Christopher Robin is a character created by A. A. Milne. He appears in Milne's popular books of poetry and Winnie-the-Pooh stories and is based on Christopher Robin Milne, the author's son. The character has subsequently appeared in Disney cartoons.

London Irish Rifles

The London Irish Rifles (LIR) was a volunteer rifle regiment of the British Army with a distinguished history, and now forms 'D' Company of the London Regiment and is part of the Army Reserve.

From 1945 to 1959 he was a partner in a firm of land agents and auctioneers, [1] and began his writing career in 1957. [3] Hibbert was awarded the Heinemann Award for Literature in 1962 for The Destruction of Lord Raglan, [2] and the McColvin Medal of the Library Association in 1989. Christopher Hibbert was a Fellow of the Royal Society of Literature and the Royal Geographical Society, and was awarded an Honorary Doctorate in Literature by the University of Leicester.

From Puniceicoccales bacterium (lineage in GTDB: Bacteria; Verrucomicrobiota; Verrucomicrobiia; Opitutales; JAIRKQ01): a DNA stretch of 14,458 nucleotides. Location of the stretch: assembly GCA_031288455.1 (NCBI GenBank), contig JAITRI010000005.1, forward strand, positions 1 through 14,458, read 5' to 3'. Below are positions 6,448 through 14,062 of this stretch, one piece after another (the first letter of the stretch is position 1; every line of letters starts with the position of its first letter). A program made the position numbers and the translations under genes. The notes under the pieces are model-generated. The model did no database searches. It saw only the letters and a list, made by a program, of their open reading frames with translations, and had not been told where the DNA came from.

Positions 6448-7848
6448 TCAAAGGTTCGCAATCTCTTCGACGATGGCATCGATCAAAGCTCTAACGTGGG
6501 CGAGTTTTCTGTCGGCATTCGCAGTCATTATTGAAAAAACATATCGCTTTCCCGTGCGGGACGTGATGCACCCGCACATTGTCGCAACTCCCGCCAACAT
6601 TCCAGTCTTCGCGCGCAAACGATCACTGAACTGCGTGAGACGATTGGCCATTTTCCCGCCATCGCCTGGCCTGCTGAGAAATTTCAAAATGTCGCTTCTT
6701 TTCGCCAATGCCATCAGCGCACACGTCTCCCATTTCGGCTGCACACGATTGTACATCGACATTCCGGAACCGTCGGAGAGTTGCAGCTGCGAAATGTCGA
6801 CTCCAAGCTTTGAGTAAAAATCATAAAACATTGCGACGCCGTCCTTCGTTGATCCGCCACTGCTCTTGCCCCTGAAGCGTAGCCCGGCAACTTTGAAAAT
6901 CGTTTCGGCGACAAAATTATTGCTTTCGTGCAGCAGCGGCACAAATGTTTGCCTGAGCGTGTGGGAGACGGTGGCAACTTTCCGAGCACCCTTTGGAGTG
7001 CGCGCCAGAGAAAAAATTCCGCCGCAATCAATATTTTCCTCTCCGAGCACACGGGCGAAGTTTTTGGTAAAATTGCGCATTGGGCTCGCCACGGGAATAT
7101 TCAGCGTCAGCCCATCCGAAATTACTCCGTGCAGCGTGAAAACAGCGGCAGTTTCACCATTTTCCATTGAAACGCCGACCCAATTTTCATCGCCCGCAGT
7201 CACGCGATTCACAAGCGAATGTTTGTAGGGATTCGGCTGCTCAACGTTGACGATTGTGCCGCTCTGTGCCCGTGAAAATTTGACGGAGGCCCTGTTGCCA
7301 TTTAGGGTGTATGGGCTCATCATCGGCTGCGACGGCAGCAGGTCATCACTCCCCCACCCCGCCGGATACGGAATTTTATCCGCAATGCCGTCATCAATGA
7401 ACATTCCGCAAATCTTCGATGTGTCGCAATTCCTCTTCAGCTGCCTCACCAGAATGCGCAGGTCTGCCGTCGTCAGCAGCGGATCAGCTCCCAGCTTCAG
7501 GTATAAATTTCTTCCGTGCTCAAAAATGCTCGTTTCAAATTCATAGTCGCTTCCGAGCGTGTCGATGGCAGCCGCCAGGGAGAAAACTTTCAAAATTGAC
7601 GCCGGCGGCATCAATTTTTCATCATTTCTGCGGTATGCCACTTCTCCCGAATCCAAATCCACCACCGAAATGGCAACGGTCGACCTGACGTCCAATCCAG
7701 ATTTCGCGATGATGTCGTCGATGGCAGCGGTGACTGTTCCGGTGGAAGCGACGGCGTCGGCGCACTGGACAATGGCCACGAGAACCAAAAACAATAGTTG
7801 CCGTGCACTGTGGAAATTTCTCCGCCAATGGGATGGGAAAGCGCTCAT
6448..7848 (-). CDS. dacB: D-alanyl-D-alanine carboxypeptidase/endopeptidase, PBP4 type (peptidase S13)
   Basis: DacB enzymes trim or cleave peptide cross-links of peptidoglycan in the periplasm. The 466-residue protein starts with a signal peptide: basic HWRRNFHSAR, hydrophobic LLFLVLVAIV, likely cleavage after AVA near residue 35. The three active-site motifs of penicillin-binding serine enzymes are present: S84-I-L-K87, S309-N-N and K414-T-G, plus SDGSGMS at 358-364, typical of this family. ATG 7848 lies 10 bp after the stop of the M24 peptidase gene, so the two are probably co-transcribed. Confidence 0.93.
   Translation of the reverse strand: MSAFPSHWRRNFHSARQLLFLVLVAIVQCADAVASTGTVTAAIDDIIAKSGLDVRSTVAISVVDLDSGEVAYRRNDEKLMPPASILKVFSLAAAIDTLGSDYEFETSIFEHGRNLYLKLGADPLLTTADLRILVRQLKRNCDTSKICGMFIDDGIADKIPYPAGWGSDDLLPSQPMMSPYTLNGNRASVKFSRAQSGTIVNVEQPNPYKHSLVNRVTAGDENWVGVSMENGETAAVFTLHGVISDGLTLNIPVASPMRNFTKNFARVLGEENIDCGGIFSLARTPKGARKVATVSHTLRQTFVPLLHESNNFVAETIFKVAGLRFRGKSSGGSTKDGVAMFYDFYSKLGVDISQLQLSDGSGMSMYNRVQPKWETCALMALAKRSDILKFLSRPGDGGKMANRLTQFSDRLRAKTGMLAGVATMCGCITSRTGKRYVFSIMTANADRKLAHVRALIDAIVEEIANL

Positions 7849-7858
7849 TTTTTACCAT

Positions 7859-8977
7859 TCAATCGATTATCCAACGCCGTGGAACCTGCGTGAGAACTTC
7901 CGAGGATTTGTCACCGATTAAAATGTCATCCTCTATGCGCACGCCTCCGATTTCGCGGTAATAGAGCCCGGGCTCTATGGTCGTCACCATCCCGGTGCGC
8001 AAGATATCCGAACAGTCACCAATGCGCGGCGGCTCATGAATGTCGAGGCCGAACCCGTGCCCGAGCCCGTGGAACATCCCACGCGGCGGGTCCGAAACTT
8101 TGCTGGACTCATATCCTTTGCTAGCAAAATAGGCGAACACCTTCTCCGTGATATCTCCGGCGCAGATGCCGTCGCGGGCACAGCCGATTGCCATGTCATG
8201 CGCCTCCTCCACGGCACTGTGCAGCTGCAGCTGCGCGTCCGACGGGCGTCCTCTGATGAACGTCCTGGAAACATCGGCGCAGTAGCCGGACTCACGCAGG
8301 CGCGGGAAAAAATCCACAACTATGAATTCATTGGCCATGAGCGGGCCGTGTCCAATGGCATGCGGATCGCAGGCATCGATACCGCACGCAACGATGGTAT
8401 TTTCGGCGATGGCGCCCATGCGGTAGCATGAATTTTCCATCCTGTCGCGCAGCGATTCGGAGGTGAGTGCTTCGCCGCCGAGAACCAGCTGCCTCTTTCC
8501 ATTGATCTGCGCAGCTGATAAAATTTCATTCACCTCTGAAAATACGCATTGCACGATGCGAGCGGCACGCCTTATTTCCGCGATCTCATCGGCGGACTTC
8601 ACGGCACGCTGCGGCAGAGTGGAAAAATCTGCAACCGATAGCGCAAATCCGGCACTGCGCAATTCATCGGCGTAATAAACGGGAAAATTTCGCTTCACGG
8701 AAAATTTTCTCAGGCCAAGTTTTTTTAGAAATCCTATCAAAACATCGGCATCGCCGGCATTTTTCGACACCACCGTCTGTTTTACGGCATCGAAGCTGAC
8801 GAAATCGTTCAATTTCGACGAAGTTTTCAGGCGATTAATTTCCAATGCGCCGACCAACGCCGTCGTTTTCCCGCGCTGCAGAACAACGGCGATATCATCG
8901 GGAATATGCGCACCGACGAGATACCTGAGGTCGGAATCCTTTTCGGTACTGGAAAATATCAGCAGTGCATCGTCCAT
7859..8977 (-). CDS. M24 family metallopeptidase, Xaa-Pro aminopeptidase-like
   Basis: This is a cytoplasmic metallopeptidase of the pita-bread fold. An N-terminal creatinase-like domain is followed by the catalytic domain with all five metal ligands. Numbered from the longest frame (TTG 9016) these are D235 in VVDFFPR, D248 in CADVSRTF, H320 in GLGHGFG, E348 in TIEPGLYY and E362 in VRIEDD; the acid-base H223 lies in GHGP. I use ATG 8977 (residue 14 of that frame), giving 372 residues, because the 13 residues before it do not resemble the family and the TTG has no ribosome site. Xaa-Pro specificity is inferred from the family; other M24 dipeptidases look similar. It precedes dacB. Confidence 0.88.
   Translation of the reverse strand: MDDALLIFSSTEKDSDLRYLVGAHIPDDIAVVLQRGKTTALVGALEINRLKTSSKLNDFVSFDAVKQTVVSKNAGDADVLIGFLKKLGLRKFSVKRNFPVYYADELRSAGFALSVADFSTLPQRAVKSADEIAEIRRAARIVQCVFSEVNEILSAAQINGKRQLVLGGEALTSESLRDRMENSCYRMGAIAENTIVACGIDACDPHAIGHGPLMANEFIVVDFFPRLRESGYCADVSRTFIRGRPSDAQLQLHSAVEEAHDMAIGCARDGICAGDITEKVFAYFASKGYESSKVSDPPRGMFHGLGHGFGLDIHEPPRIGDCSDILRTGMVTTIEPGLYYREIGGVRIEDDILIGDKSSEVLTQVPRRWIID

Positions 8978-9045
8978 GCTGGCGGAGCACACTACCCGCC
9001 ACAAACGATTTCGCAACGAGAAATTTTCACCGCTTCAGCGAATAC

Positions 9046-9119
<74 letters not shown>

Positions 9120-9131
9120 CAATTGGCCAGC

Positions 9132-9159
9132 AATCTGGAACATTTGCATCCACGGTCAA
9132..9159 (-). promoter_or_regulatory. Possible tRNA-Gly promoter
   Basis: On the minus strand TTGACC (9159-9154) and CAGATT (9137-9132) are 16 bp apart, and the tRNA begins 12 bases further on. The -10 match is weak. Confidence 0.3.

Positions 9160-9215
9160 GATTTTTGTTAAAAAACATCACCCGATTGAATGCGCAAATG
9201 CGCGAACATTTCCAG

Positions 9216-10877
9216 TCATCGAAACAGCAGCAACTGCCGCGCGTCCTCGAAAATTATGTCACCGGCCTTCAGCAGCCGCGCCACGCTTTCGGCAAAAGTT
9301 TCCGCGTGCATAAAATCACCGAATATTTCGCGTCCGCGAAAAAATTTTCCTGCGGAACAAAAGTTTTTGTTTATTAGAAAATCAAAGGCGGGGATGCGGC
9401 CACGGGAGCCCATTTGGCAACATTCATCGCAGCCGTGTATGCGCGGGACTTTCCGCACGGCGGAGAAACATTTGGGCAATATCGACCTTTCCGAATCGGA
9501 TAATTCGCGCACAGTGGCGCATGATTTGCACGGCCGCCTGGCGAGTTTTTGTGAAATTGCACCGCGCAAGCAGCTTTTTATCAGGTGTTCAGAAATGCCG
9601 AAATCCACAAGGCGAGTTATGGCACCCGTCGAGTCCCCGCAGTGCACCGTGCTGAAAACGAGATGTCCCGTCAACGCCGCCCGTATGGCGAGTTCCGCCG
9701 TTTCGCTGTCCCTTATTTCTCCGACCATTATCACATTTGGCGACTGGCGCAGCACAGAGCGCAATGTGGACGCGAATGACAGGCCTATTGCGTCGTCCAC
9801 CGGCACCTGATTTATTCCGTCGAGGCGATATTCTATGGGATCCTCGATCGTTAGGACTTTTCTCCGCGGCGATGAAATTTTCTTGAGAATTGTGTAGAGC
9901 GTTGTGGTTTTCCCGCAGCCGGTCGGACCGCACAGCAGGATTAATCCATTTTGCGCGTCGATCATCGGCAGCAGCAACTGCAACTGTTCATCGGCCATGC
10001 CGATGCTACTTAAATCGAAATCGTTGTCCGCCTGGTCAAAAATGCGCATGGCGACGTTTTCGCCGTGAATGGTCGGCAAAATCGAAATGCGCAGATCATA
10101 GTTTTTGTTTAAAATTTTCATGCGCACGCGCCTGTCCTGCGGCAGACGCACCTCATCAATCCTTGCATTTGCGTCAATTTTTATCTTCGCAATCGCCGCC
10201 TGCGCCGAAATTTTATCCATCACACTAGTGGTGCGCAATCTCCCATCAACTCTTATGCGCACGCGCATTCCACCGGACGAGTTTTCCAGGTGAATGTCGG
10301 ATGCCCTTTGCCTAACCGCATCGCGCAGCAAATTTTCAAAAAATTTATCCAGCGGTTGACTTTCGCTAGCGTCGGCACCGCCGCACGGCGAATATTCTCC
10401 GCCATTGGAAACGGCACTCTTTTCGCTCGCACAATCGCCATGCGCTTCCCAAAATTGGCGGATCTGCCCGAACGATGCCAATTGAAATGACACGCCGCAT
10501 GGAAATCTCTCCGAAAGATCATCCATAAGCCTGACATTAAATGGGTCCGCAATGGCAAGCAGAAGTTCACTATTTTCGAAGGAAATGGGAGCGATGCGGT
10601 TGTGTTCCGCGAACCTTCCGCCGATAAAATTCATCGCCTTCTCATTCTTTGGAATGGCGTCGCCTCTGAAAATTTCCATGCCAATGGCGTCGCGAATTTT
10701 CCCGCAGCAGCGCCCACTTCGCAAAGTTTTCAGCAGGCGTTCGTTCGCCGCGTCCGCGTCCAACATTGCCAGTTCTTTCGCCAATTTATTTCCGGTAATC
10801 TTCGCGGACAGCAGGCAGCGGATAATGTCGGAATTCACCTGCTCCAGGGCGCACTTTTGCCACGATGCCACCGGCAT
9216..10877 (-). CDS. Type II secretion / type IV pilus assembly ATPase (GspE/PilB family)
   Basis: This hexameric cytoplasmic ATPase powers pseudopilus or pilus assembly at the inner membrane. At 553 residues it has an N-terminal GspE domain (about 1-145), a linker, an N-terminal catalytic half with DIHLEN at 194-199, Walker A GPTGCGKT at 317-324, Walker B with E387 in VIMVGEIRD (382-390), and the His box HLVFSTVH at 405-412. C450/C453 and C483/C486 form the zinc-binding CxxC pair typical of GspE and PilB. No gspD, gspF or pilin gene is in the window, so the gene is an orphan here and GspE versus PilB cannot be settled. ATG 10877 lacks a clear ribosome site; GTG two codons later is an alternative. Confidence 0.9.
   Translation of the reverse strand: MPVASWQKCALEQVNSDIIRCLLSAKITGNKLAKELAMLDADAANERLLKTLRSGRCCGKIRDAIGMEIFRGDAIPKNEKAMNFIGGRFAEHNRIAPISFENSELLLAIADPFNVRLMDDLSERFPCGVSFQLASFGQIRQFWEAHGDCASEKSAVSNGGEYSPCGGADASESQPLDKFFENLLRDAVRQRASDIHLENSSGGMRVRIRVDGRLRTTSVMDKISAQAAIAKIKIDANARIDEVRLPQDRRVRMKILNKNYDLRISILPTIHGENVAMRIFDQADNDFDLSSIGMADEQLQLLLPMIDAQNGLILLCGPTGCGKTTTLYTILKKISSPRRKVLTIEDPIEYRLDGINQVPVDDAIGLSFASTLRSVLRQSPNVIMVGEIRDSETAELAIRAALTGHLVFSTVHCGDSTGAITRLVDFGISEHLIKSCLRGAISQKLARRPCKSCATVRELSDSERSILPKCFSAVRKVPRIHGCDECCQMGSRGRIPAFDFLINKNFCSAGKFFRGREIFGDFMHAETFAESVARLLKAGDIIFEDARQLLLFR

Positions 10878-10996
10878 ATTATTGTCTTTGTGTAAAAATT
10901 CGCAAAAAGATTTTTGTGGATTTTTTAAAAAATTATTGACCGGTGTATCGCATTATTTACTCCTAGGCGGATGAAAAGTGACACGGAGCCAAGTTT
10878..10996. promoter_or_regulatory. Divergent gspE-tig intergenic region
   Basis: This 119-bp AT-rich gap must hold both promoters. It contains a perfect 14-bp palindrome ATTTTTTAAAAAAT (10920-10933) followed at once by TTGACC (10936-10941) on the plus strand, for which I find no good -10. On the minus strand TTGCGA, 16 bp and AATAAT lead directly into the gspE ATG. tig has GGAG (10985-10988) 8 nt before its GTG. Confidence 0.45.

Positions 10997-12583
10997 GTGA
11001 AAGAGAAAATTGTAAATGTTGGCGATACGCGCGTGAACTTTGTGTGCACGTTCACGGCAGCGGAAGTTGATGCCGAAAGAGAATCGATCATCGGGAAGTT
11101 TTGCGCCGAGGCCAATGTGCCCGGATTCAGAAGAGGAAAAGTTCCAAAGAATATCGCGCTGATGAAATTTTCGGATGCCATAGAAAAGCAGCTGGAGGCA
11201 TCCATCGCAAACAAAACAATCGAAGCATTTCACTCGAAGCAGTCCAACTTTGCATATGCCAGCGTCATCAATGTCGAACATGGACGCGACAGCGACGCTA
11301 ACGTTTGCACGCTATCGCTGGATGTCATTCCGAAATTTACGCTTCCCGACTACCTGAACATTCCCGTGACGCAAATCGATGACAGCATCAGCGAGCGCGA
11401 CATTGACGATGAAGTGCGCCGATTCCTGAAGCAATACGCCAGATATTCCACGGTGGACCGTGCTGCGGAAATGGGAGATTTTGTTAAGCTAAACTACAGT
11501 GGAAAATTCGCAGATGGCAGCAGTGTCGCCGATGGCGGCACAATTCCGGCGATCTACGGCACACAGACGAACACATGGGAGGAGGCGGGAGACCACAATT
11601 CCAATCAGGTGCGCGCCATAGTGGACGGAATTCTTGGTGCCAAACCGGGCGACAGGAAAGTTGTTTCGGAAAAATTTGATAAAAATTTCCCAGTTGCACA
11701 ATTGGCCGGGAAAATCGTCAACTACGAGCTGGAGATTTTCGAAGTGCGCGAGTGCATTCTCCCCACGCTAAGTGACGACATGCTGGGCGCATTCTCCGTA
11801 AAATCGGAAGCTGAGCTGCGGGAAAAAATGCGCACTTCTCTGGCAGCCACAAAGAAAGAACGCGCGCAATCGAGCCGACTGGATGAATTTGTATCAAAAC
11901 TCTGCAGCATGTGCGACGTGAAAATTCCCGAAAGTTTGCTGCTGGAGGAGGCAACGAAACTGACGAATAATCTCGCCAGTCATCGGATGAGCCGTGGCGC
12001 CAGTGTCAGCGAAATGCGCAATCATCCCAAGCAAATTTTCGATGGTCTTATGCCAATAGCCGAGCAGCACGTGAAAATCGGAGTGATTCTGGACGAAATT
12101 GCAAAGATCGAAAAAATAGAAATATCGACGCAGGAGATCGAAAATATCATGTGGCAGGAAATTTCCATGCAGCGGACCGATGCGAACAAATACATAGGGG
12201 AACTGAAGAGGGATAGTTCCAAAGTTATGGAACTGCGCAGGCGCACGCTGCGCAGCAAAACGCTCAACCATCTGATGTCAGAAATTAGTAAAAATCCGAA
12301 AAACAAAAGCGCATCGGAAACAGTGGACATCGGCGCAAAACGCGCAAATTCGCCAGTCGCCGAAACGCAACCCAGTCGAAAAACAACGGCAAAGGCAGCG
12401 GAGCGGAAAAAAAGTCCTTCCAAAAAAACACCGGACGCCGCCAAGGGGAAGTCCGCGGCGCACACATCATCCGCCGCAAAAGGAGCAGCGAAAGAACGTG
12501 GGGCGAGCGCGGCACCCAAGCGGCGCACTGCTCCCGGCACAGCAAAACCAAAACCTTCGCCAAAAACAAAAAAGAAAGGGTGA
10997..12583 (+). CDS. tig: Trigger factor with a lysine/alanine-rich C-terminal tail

Royal Society of Literature senior literary organisation in Britain

The Royal Society of Literature (RSL) is a learned society founded in 1820, by King George IV, to "reward literary merit and excite literary talent". The society is a cultural tenant at London's Somerset House.

Royal Geographical Society British learned society

The Royal Geographical Society is the UK's learned society and professional body for geography, founded in 1830 for the advancement of geographical sciences. Today, it is the leading centre for geographers and geographical learning. The Society has over 16,500 members and its work reaches millions of people each year through publications, research groups and lectures.

University of Leicester university in England, United Kingdom

The University of Leicester is a public research university based in Leicester, England. The main campus is south of the city centre, adjacent to Victoria Park. In 1957, the university's predecessor gained university status.

Personal life